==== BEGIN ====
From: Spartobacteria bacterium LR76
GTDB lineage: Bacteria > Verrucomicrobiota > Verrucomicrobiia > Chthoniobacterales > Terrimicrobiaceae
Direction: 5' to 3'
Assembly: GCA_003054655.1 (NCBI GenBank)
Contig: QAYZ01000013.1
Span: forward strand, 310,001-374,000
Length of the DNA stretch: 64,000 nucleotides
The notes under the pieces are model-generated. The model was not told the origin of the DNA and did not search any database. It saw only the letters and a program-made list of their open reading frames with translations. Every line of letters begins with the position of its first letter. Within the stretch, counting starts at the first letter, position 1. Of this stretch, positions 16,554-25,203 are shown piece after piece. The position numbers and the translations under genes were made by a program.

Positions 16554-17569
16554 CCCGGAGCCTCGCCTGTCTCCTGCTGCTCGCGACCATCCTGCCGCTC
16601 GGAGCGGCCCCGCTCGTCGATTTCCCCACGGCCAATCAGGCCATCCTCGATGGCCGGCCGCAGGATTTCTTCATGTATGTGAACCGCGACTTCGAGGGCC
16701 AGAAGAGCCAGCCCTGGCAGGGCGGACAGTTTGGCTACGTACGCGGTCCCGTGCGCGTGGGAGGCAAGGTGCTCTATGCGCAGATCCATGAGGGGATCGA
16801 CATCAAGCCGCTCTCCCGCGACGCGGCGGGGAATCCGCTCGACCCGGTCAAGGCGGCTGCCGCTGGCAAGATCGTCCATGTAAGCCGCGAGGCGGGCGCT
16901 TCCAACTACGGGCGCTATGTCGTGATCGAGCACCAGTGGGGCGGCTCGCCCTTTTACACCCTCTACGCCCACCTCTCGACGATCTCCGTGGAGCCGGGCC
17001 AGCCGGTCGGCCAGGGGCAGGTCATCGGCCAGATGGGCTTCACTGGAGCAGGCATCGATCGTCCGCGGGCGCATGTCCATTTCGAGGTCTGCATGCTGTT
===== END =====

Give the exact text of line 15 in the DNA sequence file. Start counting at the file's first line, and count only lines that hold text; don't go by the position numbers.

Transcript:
17001 AGCCGGTCGGCCAGGGGCAGGTCATCGGCCAGATGGGCTTCACTGGAGCAGGCATCGATCGTCCGCGGGCGCATGTCCATTTCGAGGTCTGCATGCTGTT